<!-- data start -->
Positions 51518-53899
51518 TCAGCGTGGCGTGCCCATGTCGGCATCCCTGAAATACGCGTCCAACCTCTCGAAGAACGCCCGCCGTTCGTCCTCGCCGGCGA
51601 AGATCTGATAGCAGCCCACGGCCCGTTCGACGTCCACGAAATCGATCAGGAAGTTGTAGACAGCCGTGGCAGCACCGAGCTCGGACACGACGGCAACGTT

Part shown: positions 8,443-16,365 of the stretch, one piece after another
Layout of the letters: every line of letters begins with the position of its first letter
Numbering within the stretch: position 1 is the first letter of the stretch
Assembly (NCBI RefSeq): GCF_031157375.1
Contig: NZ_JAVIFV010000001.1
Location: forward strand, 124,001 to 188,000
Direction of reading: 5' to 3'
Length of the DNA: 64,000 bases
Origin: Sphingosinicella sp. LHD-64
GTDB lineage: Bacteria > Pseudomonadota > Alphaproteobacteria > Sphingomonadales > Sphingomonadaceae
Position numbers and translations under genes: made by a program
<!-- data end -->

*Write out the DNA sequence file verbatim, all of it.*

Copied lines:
Positions 51518-53899
51518 TCAGCGTGGCGTGCCCATGTCGGCATCCCTGAAATACGCGTCCAACCTCTCGAAGAACGCCCGCCGTTCGTCCTCGCCGGCGA
51601 AGATCTGATAGCAGCCCACGGCCCGTTCGACGTCCACGAAATCGATCAGGAAGTTGTAGACAGCCGTGGCAGCACCGAGCTCGGACACGACGGCAACGTT

Part shown: positions 8,443-16,365 of the stretch, one piece after another
Layout of the letters: every line of letters begins with the position of its first letter
Numbering within the stretch: position 1 is the first letter of the stretch
Assembly (NCBI RefSeq): GCF_031157375.1
Contig: NZ_JAVIFV010000001.1
Location: forward strand, 124,001 to 188,000
Direction of reading: 5' to 3'
Length of the DNA: 64,000 bases
Origin: Sphingosinicella sp. LHD-64
GTDB lineage: Bacteria > Pseudomonadota > Alphaproteobacteria > Sphingomonadales > Sphingomonadaceae
Position numbers and translations under genes: made by a program